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Same-sex marriage: new block?



The Constitution, which sets forth the principle of rule of law, defines what is unconstitutional, and guarantees freedom of speech and other liberties of a Constitutional republic, and also describes the impeachment power. (How many know of the Jewish roots of this document?) Hypocrisy threatens Constitutional government. Could Israel use a constitution like this? More to the point: would a Convention of States save it, or destroy it? (Example: civil asset forfeiture violates the Constitution.) Quick fixes like Regulation Freedom Amendments weaken it. Furthermore: the Constitution provides for removing, and punishing, a judge who commits treason in his rulings. Furthermore, opponents who engage in lawfare against an elected President risk breaking the Constitution.

Earlier this month, the U.S. Supreme Court let stand without comment several rulings by different Circuit Courts of Appeals. Result: same-sex marriage now is the law in up to 33 States. Everyone, including de facto President Barack Obama, assumed same-sex marriage would soon be the rule across the land. But a federal judge in Puerto Rico just threw up another roadblock. This could set up a “circuit split” to force the Court to rule even faster than it planned.

The latest ruling on same-sex marriage

Judge Juan Pérez-Giménez tried the case of Conde-Vidal et al. v. Garcia-Padilla et al. before the U.S. District Court for the Puerto Rico District. The case involved three same-sex couples who got married in other States (Puerto Rico is not a State, though some seek to make it one), two pairs of same-sex roommates sharing bed who want to marry in Puerto Rico, and the homosexual-rights group Puerto Rico for All. Puerto Rico law recognizes only marriage between one man and one women. These plaintiffs argued that breaks the U.S. Constitution. They cited the Fourteenth Amendment, and especially this clause:

No State shall make or enforce any law…denying to any person within its jurisdiction the equal protection of the laws.

The gavel: a symbol of judgment. Will same-sex marriage still fall before it?

The giant gavel at the Ohio Judicial Center in Columbus

They also cited the case of U.S. v. Windsor that ruled the Defense of Marriage Act invalid.

The Commonwealth of Puerto Rico argued the federal courts lack jurisdiction. They cited the 1972 case of Baker v. Nelson to support that case. That was the last time the Supreme Court even ruled directly on a same-sex marriage case. The court specifically threw out the notion. That Court did so on the ground of lack of subject-matter jurisdiction. Puerto Rico’s government also cited “the ancient understanding and traditional doctrine of marriage and family life.”

Puerto Rico moved to dismiss the complaint under Rule 12(b)(6) of the Federal Rules of Civil Procedure. This rule says a plaintiff must “state a claim upon which relief can be granted.”

Two days ago the judge handed down a twenty-one page Opinion and Order. He carefully went through all the steps a plaintiff must pass to avoid dismissal. The plaintiffs, he said, have standing. The court has no reason to abstain. But the plaintiffs’ case fails on the constitutional ground. Why? Because the phrase “same-sex marriage” appears nowhere in the Constitution. Furthermore, the Baker case is still binding case law on point. The Supreme Court, said Judge Pérez-Giménez, never reversed the Baker case. That case held: the plaintiffs in that case never asserted a substantial federal question. This amounted to a dismissal for lack of subject-matter jurisdiction. And lack of subject-matter jurisdiction trumps any other consideration, as soon as a defendant discovers it.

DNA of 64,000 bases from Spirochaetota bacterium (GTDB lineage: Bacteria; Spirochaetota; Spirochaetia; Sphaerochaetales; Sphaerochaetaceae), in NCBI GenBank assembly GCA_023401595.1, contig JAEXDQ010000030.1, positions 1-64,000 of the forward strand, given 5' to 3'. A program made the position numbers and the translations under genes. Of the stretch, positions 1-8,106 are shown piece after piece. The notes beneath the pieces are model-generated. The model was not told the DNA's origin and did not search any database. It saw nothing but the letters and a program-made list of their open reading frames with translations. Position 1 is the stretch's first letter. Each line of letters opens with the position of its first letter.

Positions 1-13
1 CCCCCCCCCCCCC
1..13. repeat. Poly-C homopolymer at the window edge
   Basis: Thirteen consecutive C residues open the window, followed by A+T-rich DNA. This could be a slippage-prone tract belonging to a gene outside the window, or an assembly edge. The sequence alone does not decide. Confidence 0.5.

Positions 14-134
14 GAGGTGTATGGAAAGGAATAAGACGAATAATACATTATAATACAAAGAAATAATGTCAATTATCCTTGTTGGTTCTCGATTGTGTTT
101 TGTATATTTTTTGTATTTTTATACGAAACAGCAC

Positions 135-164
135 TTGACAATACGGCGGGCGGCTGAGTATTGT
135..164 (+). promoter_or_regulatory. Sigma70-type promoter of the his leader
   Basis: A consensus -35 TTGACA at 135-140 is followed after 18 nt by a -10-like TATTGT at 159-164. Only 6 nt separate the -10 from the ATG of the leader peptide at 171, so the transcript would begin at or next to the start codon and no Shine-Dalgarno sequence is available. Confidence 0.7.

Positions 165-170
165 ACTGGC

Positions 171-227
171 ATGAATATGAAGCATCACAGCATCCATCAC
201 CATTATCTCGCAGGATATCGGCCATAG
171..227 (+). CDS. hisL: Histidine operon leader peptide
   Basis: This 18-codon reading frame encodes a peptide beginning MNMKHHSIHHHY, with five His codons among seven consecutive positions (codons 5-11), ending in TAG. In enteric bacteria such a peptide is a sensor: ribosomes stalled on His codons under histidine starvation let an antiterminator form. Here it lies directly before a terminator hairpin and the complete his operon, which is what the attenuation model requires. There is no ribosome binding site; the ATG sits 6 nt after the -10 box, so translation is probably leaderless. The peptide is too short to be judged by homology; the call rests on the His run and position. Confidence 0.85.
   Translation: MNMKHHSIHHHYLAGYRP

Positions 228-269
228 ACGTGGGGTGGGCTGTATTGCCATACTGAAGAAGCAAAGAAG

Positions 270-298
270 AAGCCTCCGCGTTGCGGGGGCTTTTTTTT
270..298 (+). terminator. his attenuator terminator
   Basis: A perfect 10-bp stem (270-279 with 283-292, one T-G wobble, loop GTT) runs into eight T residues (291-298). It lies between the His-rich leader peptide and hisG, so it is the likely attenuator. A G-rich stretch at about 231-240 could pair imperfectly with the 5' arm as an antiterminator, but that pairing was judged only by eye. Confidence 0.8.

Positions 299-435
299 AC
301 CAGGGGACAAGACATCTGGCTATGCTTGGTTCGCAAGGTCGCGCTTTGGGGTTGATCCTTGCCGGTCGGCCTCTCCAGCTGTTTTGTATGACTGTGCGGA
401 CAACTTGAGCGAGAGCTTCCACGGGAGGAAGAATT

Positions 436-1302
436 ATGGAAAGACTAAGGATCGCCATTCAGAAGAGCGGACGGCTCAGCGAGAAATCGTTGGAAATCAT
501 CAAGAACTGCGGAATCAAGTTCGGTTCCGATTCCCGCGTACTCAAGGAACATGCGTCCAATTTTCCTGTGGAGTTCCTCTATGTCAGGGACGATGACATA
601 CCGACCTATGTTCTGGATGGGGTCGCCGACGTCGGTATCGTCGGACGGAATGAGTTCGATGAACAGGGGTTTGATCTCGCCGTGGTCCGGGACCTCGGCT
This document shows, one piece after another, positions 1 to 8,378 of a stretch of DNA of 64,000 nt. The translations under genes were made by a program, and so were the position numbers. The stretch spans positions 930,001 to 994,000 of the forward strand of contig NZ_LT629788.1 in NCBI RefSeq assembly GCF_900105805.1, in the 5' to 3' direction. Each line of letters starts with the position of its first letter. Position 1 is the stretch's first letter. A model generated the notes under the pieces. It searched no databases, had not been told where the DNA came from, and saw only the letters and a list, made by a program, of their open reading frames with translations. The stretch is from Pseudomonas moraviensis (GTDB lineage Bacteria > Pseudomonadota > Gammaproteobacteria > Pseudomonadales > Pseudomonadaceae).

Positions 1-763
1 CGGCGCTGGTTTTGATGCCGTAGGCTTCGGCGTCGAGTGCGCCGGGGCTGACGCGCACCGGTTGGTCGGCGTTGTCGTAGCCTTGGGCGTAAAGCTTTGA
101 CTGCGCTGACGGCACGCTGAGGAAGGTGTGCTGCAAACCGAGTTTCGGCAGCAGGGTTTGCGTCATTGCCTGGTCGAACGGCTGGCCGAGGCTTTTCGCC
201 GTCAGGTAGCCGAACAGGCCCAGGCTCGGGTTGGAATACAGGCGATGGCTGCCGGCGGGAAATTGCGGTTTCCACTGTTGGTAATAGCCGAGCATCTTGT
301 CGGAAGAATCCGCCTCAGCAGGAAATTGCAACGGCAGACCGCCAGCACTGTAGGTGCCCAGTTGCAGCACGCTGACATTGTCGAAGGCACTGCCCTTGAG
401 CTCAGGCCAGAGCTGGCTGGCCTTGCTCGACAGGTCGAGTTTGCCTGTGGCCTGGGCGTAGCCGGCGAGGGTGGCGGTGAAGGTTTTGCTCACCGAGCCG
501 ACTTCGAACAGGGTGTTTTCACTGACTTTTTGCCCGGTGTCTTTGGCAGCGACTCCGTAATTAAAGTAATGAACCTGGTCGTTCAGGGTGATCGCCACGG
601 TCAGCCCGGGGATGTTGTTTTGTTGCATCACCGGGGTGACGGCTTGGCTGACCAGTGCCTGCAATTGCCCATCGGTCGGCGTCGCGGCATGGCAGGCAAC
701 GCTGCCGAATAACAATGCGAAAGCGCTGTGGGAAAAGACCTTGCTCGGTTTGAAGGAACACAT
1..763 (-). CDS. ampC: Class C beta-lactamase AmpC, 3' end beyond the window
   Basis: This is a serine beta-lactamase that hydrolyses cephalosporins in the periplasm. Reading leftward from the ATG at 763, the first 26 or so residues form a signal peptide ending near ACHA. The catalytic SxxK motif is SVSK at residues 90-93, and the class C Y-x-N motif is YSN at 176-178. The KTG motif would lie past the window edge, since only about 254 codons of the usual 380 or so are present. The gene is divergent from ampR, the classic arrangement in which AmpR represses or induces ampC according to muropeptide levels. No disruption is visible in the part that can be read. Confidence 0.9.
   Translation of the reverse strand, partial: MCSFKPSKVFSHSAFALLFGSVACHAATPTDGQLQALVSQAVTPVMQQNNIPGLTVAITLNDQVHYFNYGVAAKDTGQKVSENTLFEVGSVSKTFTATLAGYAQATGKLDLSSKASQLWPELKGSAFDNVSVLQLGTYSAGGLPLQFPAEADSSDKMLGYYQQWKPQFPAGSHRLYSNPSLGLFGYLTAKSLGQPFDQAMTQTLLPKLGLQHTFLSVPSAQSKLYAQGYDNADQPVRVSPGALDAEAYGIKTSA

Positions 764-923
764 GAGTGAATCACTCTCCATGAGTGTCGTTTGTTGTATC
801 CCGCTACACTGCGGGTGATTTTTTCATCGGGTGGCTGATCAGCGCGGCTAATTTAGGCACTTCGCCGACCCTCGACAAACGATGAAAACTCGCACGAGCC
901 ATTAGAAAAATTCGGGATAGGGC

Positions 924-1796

The judge went further. The Windsor case held only that Congress may not define marriage for the States. It did not “create a fundamental right” to same-sex marriage.

Dale Carpenter at The Washington Post covered the story first. See also this piece in The Daily Signal.

Where the case goes from here

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No doubt the Conde-Vidal plaintiffs will appeal. That appeal will go to the First Circuit. The judge cited an earlier First Circuit ruling and the Baker case the First Circuit earlier cited. So the First Circuit will most likely uphold Judge Pérez-Giménez’ ruling.

That will split the circuits. The circuits were likely to split anyway. The Fifth Circuit has a case working its way through now. But this case might reach the Supreme Court first.

De facto President Obama insists the “equal protection clause does guarantee same-sex marriage in all fifty States.” Not according to Judge Pérez-Giménez. And maybe not according to this Court. When the Supreme Court refuses to review a case, they don’t make binding case law. A circuit split will certainly force them to rule. Then the country will see whether the Court will throw out an earlier binding precedent.

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Terry A. Hurlbut has been a student of politics, philosophy, and science for more than 35 years. He is a graduate of Yale College and has served as a physician-level laboratory administrator in a 250-bed community hospital. He also is a serious student of the Bible, is conversant in its two primary original languages, and has followed the creation-science movement closely since 1993.